He may have had a twisted spine, but England's King Richard III was no hunchback, according to a new analysis of his skeleton.
After the bones of the 15th-century king were discovered under a car park in central England in 2012, scientists scanned the remains of his back and created replicas of each bone to reconstruct his spine. They said that while Richard had severe scoliosis, he was far from the limping "hunchbacked toad" with a withered arm depicted in William Shakespeare's play.
"Richard had a very squishy spine but it wouldn't have stuck out that obviously," said Piers Mitchell of the University of Cambridge, one of the study's authors. He said it was technically inaccurate to describe Richard as a hunchback, as his spine was bent sideways, not forward.
"Unless you were pretty close to him, it's unlikely you would have noticed anything very wrong with him," Mitchell said.
He said the king's head and neck were straight, but his right shoulder was higher than his left and his upper body was relatively short compared to his limbs.
"With some padded shoulders or if the height of his trousers was adjusted, a sympathetic tailor could have hidden Richard's twisted back," Mitchell said.
The study also found that Richard's scoliosis - curvature of the spine - developed in adolescence and as a result he was a few centimetres shorter than he otherwise would have been.
Richard died in 1485, the last English king killed on a battlefield. The new study was published online on Thursday by medical journal The Lancet.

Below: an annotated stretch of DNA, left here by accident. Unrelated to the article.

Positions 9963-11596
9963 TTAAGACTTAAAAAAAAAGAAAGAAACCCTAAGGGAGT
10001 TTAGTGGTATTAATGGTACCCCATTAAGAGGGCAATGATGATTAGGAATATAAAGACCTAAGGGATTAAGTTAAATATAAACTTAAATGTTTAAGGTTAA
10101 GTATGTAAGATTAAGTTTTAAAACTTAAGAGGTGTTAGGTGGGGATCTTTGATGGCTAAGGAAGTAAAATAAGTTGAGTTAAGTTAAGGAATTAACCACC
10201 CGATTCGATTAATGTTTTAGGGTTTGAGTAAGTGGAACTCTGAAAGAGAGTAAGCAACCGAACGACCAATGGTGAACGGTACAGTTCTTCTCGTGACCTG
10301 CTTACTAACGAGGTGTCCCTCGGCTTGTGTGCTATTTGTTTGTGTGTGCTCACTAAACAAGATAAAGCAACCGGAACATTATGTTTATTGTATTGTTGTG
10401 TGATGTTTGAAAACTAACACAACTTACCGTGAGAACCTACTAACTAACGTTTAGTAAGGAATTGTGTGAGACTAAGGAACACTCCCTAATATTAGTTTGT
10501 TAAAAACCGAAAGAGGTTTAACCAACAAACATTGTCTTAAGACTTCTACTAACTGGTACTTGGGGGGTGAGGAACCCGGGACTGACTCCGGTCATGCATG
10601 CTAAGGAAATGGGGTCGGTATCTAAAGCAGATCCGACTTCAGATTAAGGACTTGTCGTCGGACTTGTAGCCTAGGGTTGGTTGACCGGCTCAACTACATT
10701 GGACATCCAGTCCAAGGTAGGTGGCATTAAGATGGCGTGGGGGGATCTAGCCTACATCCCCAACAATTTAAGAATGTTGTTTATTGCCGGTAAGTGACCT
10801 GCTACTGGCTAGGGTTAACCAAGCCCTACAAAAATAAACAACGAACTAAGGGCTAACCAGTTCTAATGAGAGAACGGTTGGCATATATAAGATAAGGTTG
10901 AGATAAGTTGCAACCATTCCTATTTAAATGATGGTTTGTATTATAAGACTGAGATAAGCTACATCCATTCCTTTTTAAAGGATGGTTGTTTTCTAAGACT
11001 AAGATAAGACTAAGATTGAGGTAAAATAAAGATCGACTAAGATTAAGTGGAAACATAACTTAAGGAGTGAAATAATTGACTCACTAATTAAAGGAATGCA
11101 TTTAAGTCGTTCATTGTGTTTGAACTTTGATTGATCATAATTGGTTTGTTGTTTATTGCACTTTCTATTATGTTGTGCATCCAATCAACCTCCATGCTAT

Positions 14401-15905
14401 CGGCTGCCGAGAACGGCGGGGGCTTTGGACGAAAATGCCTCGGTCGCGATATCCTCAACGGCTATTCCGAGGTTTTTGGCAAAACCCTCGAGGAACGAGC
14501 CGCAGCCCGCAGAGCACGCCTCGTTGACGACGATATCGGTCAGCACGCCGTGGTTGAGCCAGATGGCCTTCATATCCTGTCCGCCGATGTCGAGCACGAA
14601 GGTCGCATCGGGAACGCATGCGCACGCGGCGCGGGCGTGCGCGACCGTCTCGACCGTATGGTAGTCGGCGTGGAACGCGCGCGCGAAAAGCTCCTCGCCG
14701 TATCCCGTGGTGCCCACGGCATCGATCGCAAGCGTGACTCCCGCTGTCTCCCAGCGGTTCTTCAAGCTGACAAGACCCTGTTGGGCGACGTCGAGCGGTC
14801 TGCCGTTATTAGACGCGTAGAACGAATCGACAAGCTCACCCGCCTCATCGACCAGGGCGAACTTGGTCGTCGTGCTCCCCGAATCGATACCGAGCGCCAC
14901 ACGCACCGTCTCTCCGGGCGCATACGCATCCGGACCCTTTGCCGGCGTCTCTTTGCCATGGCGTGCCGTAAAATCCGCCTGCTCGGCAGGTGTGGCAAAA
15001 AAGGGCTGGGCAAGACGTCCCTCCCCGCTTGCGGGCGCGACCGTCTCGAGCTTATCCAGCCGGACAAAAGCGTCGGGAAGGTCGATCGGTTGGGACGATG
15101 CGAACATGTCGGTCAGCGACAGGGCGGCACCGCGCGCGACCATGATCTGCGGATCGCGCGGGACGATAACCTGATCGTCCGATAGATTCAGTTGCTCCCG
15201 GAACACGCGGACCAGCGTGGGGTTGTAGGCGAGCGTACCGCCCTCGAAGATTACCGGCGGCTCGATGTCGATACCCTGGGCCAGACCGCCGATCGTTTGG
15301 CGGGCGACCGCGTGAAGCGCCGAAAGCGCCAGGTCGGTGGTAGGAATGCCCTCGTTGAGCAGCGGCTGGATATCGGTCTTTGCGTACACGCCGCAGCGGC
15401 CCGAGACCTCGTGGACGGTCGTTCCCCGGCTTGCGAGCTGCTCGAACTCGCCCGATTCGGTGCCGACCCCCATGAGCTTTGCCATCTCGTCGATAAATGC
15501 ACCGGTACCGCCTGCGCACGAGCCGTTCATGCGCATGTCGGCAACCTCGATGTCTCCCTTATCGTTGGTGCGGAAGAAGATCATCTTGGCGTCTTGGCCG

Some historians say the finding confirms contemporary accounts suggesting that Richard had only a slight deformity.
"There are some people who referred to Richard's 'crooked back' but others are polite enough to ignore it," said Steven Gunn, an associate professor of history at Oxford University.
He said Richard's uneven posture may have gone mostly unnoticed, because many 15th-century people had physical imperfections such as bowed legs from rickets, prominent war injuries or scars from diseases.
Today someone with similarly severe scoliosis would probably have corrective surgery - as did the British queen's grandddaugher Princess Eugenie. In 2002, surgeons put titanium rods in her spine and screws in her neck to fix her curved spine.
Richard enthusiasts hope the new research will prompt more people to reconsider the much-maligned king. Some believe Richard had his two young nephews murdered to keep his throne safe. But the king's supporters say his reputation was tarnished by the rival Tudor dynasty; portraits of Richard painted during his lifetime were later altered to include a deformed shoulder.
"There just isn't any evidence that Richard was the villain that he has been made out to be," said Phil Stone, chairman of the Richard III Society. "He had a curved back, but so what? That doesn't mean he was a monster."